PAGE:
After the dreaded Y2K computer bug came and went without a glitch, professionals in the electric and power industries faced a slew of unanswered questions at the dawn of the 21st century. How will utility deregulation pan out? Will the nation's overburdened electric power grid sustain our way of life? Will alternative fuel sources solve our energy woes and carry us into the next century? Despite these unknowns, one thing is certain. Over the past 100 years, we've grown to take electric power for granted, expecting round-the-clock reliable service regardless of the consequences.
As evidenced by the recent energy crisis in California, something has to change. Less than five years after becoming the first state in the country to restructure its electric utility industry, California has found itself in deregulation disaster. What went wrong? A flawed 1996 deregulation law coupled with a shortage of new power plants translates into the following reality: There's just not enough generating capacity to meet consumer demand. Therefore, utilities must import power from other states at open-market rates, which leads to sky-high prices, not to mention involuntary rolling blackouts. In retrospect, most people believe California should have seen the crisis coming. Unfortunately, politicians in charge of implementing the state's deregulation policy chose to ignore power market realities. They set up a power market that guaranteed prices would be set too low to support timely investment in new supply. Now, the citizens, businesses, and utilities are paying the price.
But California is not the only state at risk. Driven by the recent surge in Internet usage coupled with the data center construction craze, our nation's dependence on power is growing exponentially. Today's data centers house the network servers for Internet service providers (ISPs) and Web-hosting companies and provide renters or individual corporations with a secure connection to and from the Internet. Striving to deliver 100% uptime for such critical business functions as e-commerce, point-of-sale inventory, check clearing, and credit card processing, a typical data center demands hundreds of watts per square foot of reliable power service from utilities. Despite obstacles created by some of these fast-track data-center jobs (including unrealistic construction deadlines, permit problems, and labor shortages), contractors, engineers, and manufacturers will inevitably continue to cash in on connectivity for many years to come.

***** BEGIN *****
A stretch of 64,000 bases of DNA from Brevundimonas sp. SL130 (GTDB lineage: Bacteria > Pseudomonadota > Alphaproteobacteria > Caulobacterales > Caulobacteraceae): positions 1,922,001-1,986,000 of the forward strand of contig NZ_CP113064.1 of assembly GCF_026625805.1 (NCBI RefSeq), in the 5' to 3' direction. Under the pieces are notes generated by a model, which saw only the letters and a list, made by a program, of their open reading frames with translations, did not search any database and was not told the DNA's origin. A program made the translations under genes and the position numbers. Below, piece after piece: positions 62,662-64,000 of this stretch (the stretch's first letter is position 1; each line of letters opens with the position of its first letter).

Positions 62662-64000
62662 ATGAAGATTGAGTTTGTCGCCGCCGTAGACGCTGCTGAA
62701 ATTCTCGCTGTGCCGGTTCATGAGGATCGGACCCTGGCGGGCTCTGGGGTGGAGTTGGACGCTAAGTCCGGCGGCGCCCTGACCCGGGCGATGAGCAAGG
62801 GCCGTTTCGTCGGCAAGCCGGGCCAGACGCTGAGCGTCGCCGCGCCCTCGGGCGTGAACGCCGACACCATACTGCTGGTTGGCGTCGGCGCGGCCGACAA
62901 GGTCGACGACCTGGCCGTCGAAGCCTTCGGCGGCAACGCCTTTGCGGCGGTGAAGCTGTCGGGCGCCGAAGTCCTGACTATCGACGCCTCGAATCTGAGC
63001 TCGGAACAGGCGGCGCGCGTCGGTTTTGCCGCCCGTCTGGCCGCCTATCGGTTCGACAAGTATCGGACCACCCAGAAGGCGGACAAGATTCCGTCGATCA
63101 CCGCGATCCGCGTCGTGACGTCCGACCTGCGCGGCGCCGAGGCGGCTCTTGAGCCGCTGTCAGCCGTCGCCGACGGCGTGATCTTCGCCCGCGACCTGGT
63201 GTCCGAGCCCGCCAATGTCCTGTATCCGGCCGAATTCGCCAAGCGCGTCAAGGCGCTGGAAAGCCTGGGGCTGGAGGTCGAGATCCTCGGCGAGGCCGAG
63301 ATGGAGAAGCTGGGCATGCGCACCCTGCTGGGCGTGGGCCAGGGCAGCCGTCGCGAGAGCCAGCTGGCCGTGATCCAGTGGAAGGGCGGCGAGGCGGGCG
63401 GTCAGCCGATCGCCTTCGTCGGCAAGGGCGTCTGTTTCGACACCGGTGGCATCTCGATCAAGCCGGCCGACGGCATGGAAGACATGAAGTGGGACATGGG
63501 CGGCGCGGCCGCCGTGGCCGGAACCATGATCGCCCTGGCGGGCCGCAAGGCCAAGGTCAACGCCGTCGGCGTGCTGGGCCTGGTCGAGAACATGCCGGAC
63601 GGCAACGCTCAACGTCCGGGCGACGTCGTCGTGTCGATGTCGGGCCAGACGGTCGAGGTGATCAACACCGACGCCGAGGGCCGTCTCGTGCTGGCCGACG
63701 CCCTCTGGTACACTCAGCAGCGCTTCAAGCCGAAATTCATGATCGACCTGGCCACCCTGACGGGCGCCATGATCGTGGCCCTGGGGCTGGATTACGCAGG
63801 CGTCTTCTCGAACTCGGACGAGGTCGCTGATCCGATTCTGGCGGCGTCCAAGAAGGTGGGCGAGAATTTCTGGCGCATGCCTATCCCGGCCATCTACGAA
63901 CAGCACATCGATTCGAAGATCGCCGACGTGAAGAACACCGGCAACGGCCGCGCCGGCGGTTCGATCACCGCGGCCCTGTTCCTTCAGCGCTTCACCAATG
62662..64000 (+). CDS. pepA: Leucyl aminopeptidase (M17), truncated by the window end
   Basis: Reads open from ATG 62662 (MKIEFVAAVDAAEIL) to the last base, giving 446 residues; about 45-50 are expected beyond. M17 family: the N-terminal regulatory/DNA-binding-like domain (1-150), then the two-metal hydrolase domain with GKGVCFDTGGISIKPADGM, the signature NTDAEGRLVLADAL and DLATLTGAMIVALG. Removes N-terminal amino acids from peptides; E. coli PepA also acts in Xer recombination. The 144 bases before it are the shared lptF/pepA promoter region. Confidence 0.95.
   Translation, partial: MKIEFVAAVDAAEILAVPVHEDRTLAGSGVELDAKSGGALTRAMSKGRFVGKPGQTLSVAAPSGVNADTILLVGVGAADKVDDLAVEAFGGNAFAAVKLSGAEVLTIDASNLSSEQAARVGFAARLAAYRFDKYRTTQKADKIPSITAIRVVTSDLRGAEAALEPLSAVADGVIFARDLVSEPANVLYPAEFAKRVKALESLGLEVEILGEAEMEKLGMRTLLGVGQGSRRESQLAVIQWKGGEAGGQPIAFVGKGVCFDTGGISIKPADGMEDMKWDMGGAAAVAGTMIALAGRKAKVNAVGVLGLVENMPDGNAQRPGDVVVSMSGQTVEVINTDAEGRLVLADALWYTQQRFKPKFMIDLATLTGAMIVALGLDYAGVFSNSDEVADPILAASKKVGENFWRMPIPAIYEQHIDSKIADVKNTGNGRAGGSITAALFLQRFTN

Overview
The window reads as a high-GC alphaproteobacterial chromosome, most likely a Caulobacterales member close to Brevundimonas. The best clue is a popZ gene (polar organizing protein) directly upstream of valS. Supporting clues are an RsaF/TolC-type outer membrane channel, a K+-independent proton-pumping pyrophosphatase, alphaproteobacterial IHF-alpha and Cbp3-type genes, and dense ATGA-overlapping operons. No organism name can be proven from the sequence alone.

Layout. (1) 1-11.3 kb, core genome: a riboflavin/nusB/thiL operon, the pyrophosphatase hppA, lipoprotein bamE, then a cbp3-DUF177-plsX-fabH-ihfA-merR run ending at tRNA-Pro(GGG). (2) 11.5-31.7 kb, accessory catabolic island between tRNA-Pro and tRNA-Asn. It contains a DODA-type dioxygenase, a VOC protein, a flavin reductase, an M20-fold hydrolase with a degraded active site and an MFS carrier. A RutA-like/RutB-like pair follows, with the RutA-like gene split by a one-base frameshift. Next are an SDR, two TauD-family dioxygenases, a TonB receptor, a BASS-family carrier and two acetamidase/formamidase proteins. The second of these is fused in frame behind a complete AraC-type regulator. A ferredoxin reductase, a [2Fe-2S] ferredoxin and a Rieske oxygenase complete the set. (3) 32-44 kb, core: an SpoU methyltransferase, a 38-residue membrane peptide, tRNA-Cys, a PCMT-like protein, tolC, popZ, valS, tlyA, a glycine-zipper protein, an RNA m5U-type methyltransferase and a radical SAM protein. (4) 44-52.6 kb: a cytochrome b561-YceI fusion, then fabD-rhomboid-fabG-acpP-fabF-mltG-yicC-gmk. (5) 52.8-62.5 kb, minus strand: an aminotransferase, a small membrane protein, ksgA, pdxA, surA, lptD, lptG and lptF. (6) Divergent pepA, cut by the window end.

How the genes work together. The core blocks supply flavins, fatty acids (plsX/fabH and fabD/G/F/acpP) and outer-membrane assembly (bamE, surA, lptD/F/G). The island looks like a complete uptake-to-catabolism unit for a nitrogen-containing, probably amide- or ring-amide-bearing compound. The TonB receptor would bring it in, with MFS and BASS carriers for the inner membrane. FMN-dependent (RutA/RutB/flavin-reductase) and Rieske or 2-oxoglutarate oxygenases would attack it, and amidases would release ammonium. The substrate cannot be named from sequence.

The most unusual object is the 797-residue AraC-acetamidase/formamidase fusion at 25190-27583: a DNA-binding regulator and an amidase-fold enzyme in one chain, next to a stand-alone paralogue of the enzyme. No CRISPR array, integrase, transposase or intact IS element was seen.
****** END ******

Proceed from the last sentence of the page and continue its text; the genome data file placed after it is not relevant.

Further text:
Will the nation's overburdened electric power grid sustain our way of life or fail under the pressure of new demand? Will alternative fuel sources solve our energy woes or never make it beyond the designer's imagination? Will our government enforce a national energy policy that pulls us out of the deregulation dilemma or bury us in regulatory quagmire? It depends. Energy conservation combined with new technological advancements should alleviate the strain on our transmission and distribution grid. And alternative fuel technology should meet the country's energy needs, as new developments in microturbine, fuel cell, UPS, solar, and generator technologies emerge. But only a year and a half into the first decade of the 21st century, it looks like those questions will remain unanswered for a while. Although forecasting the fate of the electrical construction and maintenance industry is impossible, you can be sure of one thing: Whatever happens, EC&M will be there through the next 100 years to find out.